Archive for the ‘Galatians’ Category

As I work through Galatians, I found this comment from John Stott very insightful about the contrast of the Judaizing Burden-Imposing ministry with the directives that the Christian community is a Burden-Lifting ministry:

Human friendship, in which we bear one another’s burdens, is part of the purpose of God for His people. So we should not keep our burdens to ourselves, but rather seek a Christian friend who will help to bear them with us.

By such burden-bearing we ‘fulfil the law of Christ’ (verse 2). Because of the interesting link in this sentence between ‘burdens’ and the ‘law’, it is possible that Paul is casting a side-glance at the Judaizers. Certainly some of the law’s requirements are referred to as a burden in the New Testament (e.g. Lk. 11:46; Acts 15:10, 28), and the Judaizers were seeking to burden the Galatians with the observance of the law for their acceptance with God. So Paul may be saying to them, in effect, that instead of imposing the law as a burden upon others, they should rather lift their burdens and so fulfil Christ’s law.

Galatians 5:16-18 “The Ammunition of the Spirit in Civil War”

Galatians 5:16–18 (ESV) — 16 But I say, walk by the Spirit, and you will not gratify the desires of the flesh. 17 For the desires of the flesh are against the Spirit, and the desires of the Spirit are against the flesh, for these are opposed to each other, to keep you from doing the things you want to do. 18 But if you are led by the Spirit, you are not under the law.

McKnight (1995:272):

I know of no Christian parents or youth leaders, or for that matter any pastorsm who seriously believe what Paul teaches in verses 16-26 (of Galatians 5), that the sole foundation of Christian ethics is dependency on the Spirit and a life of freedom in the Spirit….I have met only one person who ever expressed this view of Paul in a definitive and, to him, practical way. That person was F.F. Bruce…”

I would add Gordon Fee to that list in my own experience as I also shared this same conviction in my study of the reality of Spirit-fullness in the New Covenant. McKnight continues:

To be sure, Paul knew that when a person was controlled by the Spirit, that person was holy. He also knew that a person who lived in the Spirit lived in a loving way. Thus, he knew that the Old Testament moral guidelines and the teachings of Jesus on holiness, righteousness, and compassion would be confirmed by anyone who lived in the Spirit (1995:273).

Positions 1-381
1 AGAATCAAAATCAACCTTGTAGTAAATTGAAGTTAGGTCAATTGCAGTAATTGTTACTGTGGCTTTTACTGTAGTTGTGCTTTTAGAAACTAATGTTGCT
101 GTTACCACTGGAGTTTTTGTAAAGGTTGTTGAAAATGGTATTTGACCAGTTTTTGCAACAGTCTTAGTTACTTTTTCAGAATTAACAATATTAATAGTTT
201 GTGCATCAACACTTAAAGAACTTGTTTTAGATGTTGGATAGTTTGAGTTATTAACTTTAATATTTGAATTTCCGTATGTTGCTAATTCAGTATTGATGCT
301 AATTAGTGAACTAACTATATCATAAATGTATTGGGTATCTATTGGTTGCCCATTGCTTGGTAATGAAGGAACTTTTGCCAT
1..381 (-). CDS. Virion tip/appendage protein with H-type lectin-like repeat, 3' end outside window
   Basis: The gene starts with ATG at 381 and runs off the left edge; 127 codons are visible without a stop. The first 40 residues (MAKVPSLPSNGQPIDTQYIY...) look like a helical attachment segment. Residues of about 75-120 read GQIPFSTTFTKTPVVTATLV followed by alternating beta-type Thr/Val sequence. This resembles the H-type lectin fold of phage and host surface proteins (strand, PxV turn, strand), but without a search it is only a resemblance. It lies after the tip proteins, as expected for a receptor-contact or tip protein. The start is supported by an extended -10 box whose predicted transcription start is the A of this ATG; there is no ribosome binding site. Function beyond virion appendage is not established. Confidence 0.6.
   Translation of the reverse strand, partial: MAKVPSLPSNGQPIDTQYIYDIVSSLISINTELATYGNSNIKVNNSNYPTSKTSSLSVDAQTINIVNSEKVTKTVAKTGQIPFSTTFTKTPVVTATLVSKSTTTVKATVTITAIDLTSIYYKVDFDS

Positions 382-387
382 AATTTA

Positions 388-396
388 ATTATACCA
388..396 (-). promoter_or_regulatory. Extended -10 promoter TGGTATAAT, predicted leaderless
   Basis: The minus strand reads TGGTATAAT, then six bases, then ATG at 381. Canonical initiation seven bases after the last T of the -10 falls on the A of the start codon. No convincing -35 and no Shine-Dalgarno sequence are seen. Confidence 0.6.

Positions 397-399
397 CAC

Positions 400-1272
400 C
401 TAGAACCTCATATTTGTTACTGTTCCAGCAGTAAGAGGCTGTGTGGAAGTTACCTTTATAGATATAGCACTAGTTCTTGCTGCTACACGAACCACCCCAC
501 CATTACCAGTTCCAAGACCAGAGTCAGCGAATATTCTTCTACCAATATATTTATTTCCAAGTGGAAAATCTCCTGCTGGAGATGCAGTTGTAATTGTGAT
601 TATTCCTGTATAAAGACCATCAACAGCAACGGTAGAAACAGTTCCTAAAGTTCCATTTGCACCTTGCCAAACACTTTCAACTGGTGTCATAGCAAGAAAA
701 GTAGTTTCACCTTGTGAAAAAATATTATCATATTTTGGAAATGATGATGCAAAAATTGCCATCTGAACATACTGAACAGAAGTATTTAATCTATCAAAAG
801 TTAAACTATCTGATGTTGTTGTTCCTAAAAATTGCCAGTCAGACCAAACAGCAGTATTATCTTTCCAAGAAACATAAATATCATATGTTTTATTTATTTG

Needless to say that we can be accused, just like the early Galatians, of wanting to derive our ethic from the law or traditions of man. I am not opposed to the “3rd use of the Law” in relation to our sanctification, but if such is taught in a way that doesn’t necessitate the presence of the Spirit, then we may very well be acting like the early Judaizers.

What has Paul said about the Spirit thus far?

Galatians 3:1–6 (ESV) — 1 O foolish Galatians! Who has bewitched you? It was before your eyes that Jesus Christ was publicly portrayed as crucified. 2 Let me ask you only this: Did you receive the Spirit by works of the law or by hearing with faith? 3 Are you so foolish? Having begun by the Spirit, are you now being perfected by the flesh? 4 Did you suffer so many things in vain—if indeed it was in vain? 5 Does he who supplies the Spirit to you and works miracles among you do so by works of the law, or by hearing with faith— 6 just as Abraham “believed God, and it was counted to him as righteousness”?

–          Received the Spirit by faith

–          Began in the Spirit, but seeking sanctification in the flesh

–          Spirit supplied by hearing with faith, not works of law

Galatians 3:13–14 (ESV) — 13 Christ redeemed us from the curse of the law by becoming a curse for us—for it is written, “Cursed is everyone who is hanged on a tree”— 14 so that in Christ Jesus the blessing of Abraham might come to the Gentiles, so that we might receive the promised Spirit through faith.

–          V. 13 speaks of the verb…Christ redeemed us

  • Followed by two adverbial purpose clauses
    • So that…blessings of Abraham to Gentiles
    • So that we might receive the promised Spirit
      • The work of redemption must lead to salvation and the reception of the Spirit.

Galatians 4:6–7 (ESV) — 6 And because you are sons, God has sent the Spirit of his Son into our hearts, crying, “Abba! Father!” 7 So you are no longer a slave, but a son, and if a son, then an heir through God.

–          We are sons and heirs through the Spirit, enabled to cry out Abba! Father! The Spirit enables our faith, our assurance as children. This speaks of objective status realized through a subjective cry, which is absolutely brought about through the giving of the Spirit

Galatians 5:5 (ESV) — 5 For through the Spirit, by faith, we ourselves eagerly wait for the hope of righteousness.

–          The Spirit is the agency through which we have faith and hope for the coming righteousness.

16 But I say, walk by the Spirit, and you will not gratify the desires of the flesh.

–          Walk = present imperative, denotes ongoing life of the Christian, NIV has “Live” although the new NIV has “walk”.  Speaks of direction

–          “by” or “in”, “pnuema” is in the dative/locative/instrumental case with no article. “by” or “in” is supplied to understand the nature of the command.

  • Dative = to, locative = in, instrumental = by, can be referring to the domain we live in, or the means whereby we walk. Both ideas are taught in Scripture. I think “by” makes the most sense, especially in light of Paul’s earlier reference in  3:3 about beginning by the Spirit, trying to perfect by flesh.